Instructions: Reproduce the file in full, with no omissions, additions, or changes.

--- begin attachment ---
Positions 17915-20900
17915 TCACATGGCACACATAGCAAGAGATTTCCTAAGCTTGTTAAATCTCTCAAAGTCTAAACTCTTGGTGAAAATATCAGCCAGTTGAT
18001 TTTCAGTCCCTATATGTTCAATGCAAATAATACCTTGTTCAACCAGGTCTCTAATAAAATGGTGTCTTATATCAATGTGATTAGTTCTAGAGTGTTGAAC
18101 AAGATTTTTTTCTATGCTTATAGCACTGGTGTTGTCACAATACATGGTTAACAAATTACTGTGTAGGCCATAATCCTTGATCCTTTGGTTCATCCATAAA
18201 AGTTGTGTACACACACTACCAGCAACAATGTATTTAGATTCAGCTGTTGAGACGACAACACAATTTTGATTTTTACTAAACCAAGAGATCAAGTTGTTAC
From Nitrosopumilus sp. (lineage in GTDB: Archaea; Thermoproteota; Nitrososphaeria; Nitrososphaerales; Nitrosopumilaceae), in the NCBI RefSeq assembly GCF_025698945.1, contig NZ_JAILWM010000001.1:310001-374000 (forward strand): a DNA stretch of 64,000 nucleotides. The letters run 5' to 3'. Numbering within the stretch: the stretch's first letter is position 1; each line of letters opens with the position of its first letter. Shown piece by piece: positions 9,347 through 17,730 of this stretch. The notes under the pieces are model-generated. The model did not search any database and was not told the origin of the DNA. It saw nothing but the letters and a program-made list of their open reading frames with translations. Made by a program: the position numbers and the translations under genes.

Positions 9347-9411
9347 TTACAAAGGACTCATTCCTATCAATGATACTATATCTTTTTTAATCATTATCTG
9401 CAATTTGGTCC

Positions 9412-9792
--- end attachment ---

Positions 17915-20900
17915 TCACATGGCACACATAGCAAGAGATTTCCTAAGCTTGTTAAATCTCTCAAAGTCTAAACTCTTGGTGAAAATATCAGCCAGTTGAT
18001 TTTCAGTCCCTATATGTTCAATGCAAATAATACCTTGTTCAACCAGGTCTCTAATAAAATGGTGTCTTATATCAATGTGATTAGTTCTAGAGTGTTGAAC
18101 AAGATTTTTTTCTATGCTTATAGCACTGGTGTTGTCACAATACATGGTTAACAAATTACTGTGTAGGCCATAATCCTTGATCCTTTGGTTCATCCATAAA
18201 AGTTGTGTACACACACTACCAGCAACAATGTATTTAGATTCAGCTGTTGAGACGACAACACAATTTTGATTTTTACTAAACCAAGAGATCAAGTTGTTAC
From Nitrosopumilus sp. (lineage in GTDB: Archaea; Thermoproteota; Nitrososphaeria; Nitrososphaerales; Nitrosopumilaceae), in the NCBI RefSeq assembly GCF_025698945.1, contig NZ_JAILWM010000001.1:310001-374000 (forward strand): a DNA stretch of 64,000 nucleotides. The letters run 5' to 3'. Numbering within the stretch: the stretch's first letter is position 1; each line of letters opens with the position of its first letter. Shown piece by piece: positions 9,347 through 17,730 of this stretch. The notes under the pieces are model-generated. The model did not search any database and was not told the origin of the DNA. It saw nothing but the letters and a program-made list of their open reading frames with translations. Made by a program: the position numbers and the translations under genes.

Positions 9347-9411
9347 TTACAAAGGACTCATTCCTATCAATGATACTATATCTTTTTTAATCATTATCTG
9401 CAATTTGGTCC

Positions 9412-9792